Hence your central point: that consumer falling debts are bad for the economy is, IMHO not accurate. What is important is net consumer wealth, and that has been rising for 10 consecutve quarters:

    online.wsj.com/article...

    And interestingly, the main driver for falling household debt in the US is not paying down mortgages, but defaulting on them. This haircut imposed on banks by consumers would destabilise the system if it were not for the support provided by the Fed.

    The net result is a transfer of wealth out of the banking system to households, while consumers rebalance their spending away from debt.
    Jun 12 08:11 AM | 1 Like Like |Link to Comment
  • Richard Koo says the WH understood the U.S. balance sheet recession, but preferred Paul Krugman's easy money cure instead of more spending. Nearly one year on, all QEII has done is shift money out of Treasurys and into stocks, with higher commodities hampering economic activity. Thanks for the inside baseball account, but when has Krugman ever shied from more government spending?  [View news story]
    Having thought about this and read alternative views, end of QE2 and at this stage no QE3, implies less demand for treasury issues, since some of that govt debt has been flipped back to the Fed via the QE2 programme and its mopping up of excess liquidity.

    Post QE2, the treasury auctions will return to "normal" lending conditions, and a small steady increase in rates in line with economic growth. Also, "normal growth" in money supply related to economic growth. To this end, today's growth in credit looks encouraging.
    Jun 7 06:22 PM | 1 Like Like |Link to Comment
  • Will Labor Costs Return to Trend? [View article]
    Unit labour costs lie at the heart of future prospects.
    You ask "Under what circumstances might we expect unit labor costs to revert to trend?"

    My understanding of the point of the current recovery and macro-policy is to not revert to the trend you plot( red line), but establish a lower upward trend from where we are, and hence the talk of "rebalancing" the US economy.

    With a permanent decrease in labour costs, the US is achieving what is expected of Greece: a boost in competitive world markets, improvement of current account balance and growth that will take pressure off a large government deficit.

    In this light, the danger is to return to the red line itself.
    May 29 10:07 AM | 1 Like Like |Link to Comment
  • Why the U.S. and China Want a Cheap Dollar [View article]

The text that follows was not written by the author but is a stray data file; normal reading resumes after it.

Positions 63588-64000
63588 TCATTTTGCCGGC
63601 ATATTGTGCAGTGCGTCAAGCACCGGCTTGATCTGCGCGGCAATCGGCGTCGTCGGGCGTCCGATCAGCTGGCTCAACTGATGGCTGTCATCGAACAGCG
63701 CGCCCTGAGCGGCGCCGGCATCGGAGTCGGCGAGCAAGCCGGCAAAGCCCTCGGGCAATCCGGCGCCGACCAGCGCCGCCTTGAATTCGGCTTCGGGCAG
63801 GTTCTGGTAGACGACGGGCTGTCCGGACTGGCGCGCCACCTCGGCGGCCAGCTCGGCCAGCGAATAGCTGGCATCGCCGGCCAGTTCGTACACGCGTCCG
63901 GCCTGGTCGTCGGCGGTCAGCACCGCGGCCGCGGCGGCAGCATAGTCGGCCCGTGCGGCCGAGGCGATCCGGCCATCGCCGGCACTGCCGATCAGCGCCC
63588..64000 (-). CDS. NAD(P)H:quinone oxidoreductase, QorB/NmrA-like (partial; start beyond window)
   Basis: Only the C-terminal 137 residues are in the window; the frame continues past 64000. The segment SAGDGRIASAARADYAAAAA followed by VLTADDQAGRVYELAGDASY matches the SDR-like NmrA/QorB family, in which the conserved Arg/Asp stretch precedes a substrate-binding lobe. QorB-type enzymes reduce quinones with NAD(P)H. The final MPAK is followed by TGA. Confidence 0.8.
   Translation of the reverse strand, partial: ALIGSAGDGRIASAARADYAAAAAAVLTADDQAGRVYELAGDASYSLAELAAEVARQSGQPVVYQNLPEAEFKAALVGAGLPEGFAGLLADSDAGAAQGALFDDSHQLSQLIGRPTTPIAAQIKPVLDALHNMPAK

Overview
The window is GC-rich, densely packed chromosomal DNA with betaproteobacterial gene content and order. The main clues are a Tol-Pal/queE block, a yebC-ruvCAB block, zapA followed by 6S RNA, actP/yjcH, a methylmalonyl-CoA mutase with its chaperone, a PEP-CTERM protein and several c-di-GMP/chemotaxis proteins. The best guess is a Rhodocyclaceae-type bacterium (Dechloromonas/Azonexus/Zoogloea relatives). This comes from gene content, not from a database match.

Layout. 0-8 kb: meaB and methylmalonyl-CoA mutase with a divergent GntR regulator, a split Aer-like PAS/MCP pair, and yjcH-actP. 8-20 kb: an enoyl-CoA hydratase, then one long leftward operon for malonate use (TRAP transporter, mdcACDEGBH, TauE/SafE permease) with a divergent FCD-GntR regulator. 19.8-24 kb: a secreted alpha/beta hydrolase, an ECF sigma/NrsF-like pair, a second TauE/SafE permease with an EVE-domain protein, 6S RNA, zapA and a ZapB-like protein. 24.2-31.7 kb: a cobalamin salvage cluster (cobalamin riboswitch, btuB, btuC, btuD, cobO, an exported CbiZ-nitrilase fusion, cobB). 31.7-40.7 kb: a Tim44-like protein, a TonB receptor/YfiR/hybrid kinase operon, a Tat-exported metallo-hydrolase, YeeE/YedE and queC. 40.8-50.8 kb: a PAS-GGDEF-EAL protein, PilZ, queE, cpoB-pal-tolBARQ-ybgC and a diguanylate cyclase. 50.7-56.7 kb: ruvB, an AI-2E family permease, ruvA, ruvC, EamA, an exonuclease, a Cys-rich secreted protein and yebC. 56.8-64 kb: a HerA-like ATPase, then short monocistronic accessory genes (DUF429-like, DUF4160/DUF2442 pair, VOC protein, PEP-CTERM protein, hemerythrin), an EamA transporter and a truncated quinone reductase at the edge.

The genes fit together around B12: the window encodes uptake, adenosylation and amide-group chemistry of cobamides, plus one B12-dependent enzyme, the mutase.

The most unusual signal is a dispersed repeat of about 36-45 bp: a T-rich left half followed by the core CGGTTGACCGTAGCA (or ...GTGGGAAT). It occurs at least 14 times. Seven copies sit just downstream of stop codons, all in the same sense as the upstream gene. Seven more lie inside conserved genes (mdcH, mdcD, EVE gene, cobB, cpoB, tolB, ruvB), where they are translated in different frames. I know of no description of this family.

Thank you for the informative article.

    China's investment abroad has three motives:

    1. in the short run it supplies funds to its export customers supporting growth in their economies and hence demand for its products. China is looking at the bigger picture on this one and recognises that a global recession is in no-ones interests. An elevated yuan does not help China in this aim.

    2. It helps to stabilise their currencies which relieves pressure on its own and relieves the importing of inflation into China. China has to consider its domestic policy which is driven by one overriding concern: to improve the living standards of its rural population. In this respect China does not want to elevate the Yuan at a rapid pace but do want to do that in line with its import buying.

    3. It is trying to improve its image abroad where people fear its intentions, distrust its motives and disrespect its efforts and standing.

    China does not need the US to acheive these objectives: there is no conspiracy.

    Its efforts in this regard with the US government match those of its efforts in Europe (its main trading partners) and Russia and the ASEAN bloc.
    May 14 05:56 AM | 1 Like Like |Link to Comment
  • BP to See 30% Upside [View article]
    Bret, a nice assessment, I'm long on BP but bought at a higher range than it is currently trading.

    My understanding is that the oil reserves in Russia are at least the size of the north sea reserves. For only 3 companies over the next 2-3 decades, to get at at production costs well below average oil extraction costs now.

    Of course AAR behind TNK doesnt want to be excluded and will do anything to stay on the deal.

    Over 2-3 decades, a few months of squabbling is a drop in the proverbial ocean.

    Cheeryble, unfortunately a globally diversified company is not an automatic hedge against $ depreciation but it does go some way.

    In BP's case my reading of its operating margin accounts is that its E & P is from petrodollar countries whose fortunes and relative value are linked with the $ and its its refining and distribution income is more diversified but dominated by US/EU economic prospects.

    I hope others more familiar and expert on the matter comment
    May 10 02:58 AM | 1 Like Like |Link to Comment
  • Debunking Speculation About an Imminent Restructuring of Greek Debt [View article]
    Thanks for this article, it summarises EU options nicely. I agree that a restructuring isnt on the cards, nor is a Greek exit from Euro, the fallout is too great.

    Ultimately, the EU will come up with some measure to provide further support for Greece, and in turn the Greek govt will have to make more commitments to further change.

    Within that broad scenario, Greece will get breathing space to payback its debt and some form of "adjustment" that is not a default or does not involve haircustsand your coverage of options explains this well so thank you for that.
    May 9 07:01 AM | 1 Like Like |Link to Comment